We meet Sally--and all of these women--through her daughter, Sara. Born in 1978, trained as a historian and in the process of researching her family history at the prestigious Council on Jewish History in New York, Sara finds herself drawn into the tumultuous lives of her ancestors via a sepia-tone photograph of her great-grandmother Sarah, for whom she was named. A single mother with a young daughter, Sara absorbs all she can of the strength of her great-grandmother and grandmother, and tries to make peace with the ghost of her own neglectful mother; she comes to understand the paradoxical, subjective nature of memory, and the way we invent, reinvent, and assimilate our ancestors.

Right off the bat, one thing in particular seemed odd to me: At just 300 pages (with decent-sized print to boot), it seemed hardly long enough to contain such a colorful set of characters and complicated storyline.

And my major issue with the book, in the end, was a lack of character development. All four of the protagonists had the potential to be interesting and colorful and completely engaging. But because Jong did not take the time to explain their motivations, they all fell flat.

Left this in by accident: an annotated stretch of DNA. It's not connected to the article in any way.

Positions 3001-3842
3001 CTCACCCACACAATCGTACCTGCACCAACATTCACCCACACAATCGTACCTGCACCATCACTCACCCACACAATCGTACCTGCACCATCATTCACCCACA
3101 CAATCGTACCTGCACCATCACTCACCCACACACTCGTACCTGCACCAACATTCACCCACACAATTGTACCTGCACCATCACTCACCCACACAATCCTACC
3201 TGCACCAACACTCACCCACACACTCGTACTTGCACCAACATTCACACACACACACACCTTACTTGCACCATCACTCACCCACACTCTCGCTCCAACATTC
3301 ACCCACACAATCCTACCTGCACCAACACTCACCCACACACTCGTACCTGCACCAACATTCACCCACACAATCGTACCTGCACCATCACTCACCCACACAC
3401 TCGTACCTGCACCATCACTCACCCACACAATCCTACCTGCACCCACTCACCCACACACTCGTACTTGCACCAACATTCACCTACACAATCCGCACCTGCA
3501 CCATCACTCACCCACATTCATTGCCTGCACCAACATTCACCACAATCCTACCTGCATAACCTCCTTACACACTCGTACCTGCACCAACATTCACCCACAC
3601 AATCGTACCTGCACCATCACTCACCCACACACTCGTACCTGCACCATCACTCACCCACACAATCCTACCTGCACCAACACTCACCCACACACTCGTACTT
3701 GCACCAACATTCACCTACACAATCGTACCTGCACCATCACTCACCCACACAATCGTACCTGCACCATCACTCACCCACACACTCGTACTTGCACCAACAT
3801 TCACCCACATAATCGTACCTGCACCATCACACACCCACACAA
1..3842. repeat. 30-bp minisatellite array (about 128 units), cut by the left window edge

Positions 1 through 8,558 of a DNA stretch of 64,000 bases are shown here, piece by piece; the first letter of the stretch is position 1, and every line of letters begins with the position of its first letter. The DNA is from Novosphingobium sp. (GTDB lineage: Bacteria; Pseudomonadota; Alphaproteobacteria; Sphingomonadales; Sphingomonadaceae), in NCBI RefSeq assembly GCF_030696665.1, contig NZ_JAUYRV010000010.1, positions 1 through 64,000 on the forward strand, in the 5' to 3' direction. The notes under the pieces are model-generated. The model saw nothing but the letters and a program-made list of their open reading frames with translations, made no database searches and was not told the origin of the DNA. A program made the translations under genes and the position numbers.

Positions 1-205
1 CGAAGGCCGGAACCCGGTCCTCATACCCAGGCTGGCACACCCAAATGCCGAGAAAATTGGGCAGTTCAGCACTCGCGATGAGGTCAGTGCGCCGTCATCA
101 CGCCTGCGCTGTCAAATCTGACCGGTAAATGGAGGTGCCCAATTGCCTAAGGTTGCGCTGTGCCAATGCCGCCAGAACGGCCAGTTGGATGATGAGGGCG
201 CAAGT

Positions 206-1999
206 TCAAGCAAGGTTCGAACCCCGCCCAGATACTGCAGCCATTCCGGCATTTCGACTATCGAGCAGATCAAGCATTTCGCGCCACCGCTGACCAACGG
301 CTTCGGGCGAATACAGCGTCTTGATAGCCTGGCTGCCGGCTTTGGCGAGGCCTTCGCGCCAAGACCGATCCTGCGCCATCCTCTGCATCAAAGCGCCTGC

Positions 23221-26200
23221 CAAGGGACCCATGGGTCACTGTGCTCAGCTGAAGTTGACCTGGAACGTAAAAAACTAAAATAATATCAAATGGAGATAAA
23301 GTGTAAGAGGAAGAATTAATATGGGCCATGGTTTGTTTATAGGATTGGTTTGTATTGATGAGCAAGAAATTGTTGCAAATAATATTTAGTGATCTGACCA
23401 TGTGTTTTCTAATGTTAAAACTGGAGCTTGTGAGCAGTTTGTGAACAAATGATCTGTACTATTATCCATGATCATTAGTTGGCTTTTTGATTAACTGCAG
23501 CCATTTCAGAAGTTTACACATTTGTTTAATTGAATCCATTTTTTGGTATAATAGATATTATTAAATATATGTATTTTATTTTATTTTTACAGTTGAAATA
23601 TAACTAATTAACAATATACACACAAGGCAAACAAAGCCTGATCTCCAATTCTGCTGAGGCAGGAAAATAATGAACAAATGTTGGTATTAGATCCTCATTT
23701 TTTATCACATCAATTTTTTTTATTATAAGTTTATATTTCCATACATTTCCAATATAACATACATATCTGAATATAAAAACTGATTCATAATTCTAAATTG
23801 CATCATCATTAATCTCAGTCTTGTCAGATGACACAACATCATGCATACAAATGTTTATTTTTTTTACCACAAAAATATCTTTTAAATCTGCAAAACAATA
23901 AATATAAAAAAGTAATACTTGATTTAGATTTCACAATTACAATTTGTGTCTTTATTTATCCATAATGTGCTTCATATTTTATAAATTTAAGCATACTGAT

There's no background on Sarah Solomon, for example. What was her personality like when she was living in Russia? Without that bit of insight, it's hard to understand why she comes to the US without knowing any English and all of a sudden out of the blue starts worshiping Emma Goldman. During that whole part of the novel I kept thinking to myself, "That's fucking awesome, but I don't understand why Sarah is such a die-hard anarchist."

And that question was never answered. Neither were most others.